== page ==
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Originally published June 12, 2014 at 3:06 PM | Page modified June 30, 2014 at 3:22 PM

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‘Burt’s Buzz’: Of bees, the beauty biz and an enigma

A two-star movie review of “Burt’s Buzz,” a documentary about Burt Shavitz, co-founder of the natural skin-care products line Burt’s Bees, that raises more questions than it answers.


Seattle Times movie critic

Movie Review ★★  

‘Burt’s Buzz,’ a documentary directed by Jody Shapiro. 88 minutes. Not rated; for mature audiences. SIFF Film Center.

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That bearded, engineer’s-capped face on the label of Burt’s Bees products — piled high, right now, at a drugstore near you — looks right out of Central Casting; conveying a sort of rugged-individual, anti-glamour, back-to-the-land image that’s an unlikely but successful match for a line of natural skin-care products. But that unsmilingly serene face is no model. It’s Burt Shavitz, a reclusive Maine beekeeper who in the 1980s joined up with single mom Roxanne Quimby to make and sell candles from his beeswax. Not so many years later, Burt’s Bees became a multimillion dollar international purveyor of lip balm, cuticle butter and the like — and, before too long, Shavitz found himself shut out of the company he co-founded, though his face remained on the labels.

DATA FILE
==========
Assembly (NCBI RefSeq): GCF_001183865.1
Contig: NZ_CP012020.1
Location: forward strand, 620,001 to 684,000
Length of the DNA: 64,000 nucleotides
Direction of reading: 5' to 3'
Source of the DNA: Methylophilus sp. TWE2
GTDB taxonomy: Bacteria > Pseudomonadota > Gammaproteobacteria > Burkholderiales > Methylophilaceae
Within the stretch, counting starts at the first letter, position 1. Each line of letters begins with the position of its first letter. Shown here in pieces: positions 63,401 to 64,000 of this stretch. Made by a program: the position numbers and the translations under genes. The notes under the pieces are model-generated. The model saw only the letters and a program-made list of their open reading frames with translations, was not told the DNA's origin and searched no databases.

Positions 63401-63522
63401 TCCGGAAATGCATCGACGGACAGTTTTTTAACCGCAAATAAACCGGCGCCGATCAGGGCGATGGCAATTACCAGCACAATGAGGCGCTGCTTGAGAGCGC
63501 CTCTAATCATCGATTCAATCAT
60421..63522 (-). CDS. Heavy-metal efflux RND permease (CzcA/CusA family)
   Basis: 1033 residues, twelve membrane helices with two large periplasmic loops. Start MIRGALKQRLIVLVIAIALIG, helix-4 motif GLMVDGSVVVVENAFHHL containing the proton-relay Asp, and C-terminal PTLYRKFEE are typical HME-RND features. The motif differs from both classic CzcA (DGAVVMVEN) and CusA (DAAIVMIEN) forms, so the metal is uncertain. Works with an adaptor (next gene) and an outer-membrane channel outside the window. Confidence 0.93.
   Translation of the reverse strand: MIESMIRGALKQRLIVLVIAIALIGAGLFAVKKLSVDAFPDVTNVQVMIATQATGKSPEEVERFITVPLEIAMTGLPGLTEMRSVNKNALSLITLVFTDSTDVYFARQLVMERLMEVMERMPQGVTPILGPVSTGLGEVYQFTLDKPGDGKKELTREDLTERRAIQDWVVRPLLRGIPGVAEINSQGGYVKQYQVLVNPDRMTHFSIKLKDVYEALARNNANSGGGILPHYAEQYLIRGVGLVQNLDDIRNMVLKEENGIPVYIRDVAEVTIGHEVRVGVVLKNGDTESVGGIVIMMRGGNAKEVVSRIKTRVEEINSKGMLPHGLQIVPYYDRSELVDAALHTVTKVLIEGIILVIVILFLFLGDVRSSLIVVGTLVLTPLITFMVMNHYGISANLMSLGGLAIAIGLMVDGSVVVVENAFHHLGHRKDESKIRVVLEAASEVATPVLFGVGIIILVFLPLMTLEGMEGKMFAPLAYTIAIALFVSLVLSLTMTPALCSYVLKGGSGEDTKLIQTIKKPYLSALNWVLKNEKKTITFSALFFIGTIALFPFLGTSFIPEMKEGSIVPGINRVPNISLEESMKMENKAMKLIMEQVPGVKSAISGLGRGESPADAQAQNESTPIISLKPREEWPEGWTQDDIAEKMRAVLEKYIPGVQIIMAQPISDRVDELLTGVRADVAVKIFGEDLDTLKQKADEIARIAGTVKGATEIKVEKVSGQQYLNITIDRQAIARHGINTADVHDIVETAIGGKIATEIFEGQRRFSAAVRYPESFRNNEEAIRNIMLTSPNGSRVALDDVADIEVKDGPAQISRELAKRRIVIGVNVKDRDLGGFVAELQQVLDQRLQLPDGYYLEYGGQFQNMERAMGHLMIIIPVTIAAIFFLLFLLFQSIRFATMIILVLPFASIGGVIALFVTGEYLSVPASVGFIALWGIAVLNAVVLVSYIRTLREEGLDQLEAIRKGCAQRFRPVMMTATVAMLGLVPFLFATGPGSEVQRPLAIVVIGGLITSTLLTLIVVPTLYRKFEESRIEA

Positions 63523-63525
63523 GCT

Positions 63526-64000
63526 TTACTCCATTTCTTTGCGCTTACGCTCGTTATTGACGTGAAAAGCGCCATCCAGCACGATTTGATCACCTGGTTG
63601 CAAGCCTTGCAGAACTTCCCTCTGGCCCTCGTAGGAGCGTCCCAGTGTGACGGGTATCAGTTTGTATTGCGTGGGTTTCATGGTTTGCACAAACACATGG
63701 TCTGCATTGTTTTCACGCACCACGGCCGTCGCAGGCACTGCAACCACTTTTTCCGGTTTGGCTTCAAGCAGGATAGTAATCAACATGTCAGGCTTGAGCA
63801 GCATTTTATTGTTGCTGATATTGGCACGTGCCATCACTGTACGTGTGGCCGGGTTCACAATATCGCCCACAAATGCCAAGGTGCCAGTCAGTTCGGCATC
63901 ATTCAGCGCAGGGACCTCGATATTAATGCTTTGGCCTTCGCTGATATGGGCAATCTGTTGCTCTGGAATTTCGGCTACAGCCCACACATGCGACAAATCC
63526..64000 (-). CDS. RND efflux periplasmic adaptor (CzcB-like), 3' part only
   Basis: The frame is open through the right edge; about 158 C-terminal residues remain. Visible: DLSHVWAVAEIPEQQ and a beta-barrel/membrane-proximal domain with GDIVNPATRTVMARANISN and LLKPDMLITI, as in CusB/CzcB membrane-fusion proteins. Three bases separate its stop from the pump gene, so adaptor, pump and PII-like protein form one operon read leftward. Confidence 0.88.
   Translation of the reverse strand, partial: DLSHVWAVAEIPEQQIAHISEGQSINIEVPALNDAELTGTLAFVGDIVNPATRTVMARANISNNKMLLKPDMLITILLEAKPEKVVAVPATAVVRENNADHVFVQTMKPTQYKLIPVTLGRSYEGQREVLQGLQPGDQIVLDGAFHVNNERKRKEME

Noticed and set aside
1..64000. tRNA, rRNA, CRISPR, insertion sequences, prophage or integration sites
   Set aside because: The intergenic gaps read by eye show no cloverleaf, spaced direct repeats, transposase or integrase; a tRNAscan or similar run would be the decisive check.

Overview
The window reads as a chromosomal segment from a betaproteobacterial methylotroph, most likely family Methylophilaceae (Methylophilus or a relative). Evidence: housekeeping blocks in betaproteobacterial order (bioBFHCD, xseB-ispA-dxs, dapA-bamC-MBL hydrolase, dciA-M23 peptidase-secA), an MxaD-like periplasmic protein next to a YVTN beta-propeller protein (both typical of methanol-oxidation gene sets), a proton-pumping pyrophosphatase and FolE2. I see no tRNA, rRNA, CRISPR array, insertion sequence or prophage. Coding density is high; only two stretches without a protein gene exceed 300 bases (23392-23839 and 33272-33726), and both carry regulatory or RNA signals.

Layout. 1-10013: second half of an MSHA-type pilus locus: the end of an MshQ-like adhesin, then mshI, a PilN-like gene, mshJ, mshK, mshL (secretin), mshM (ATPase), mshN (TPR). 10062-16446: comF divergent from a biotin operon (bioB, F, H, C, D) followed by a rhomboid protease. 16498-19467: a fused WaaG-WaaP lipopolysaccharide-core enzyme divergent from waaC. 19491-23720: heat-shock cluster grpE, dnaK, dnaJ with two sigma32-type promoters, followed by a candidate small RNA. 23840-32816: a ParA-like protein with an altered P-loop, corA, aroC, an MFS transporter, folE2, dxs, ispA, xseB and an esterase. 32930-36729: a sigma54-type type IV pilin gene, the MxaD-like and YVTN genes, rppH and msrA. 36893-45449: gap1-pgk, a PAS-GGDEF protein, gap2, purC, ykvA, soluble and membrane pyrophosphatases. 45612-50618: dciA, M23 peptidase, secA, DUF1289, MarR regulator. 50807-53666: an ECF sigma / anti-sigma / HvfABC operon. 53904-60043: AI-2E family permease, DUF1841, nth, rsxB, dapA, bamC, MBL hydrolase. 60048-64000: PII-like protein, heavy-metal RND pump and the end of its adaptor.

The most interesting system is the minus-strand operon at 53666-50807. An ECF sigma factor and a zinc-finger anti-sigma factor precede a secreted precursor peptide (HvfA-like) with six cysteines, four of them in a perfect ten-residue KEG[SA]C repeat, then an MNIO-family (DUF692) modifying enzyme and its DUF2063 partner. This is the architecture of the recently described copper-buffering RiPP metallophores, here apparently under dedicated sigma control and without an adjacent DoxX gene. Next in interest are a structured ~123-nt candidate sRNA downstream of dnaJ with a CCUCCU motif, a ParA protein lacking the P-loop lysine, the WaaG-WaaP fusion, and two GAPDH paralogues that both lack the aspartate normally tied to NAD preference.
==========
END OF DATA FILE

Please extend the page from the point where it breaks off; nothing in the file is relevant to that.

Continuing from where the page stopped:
That’s the story told in “Burt’s Buzz,” a meandering documentary about Shavitz. Now in his late 70s, he gazes at the camera with little curiosity as an off-screen questioner tries to coax out his story. We watch as Shavitz wanders his property in upstate Maine, where he lives in a modest, cluttered house with his beloved dog (and, out back, 26 hives of bees). He chops his own wood, lives without hot running water and scoffs at the idea of television. (“There is no need of it,” he says dismissively.) And, in contrast, we watch him on a promotional tour of Taiwan, where he’s greeted at the airport like a rock star. Though no longer officially part of the company, he’s paid to make public appearances on its behalf, which he does with a weary patience.

Shavitz is undoubtedly an intriguing fellow, but “Burt’s Buzz” never quite finds what makes him tick. You wish there were more about his split from the company, for which he clearly still holds much bitterness. (Quimby doesn’t speak, except in excerpts from a TV interview.) Ultimately, the film is a character without enough of a story, leaving you with more questions than answers.

Moira Macdonald: 206-464-2725 or mmacdonald@seattletimes.com



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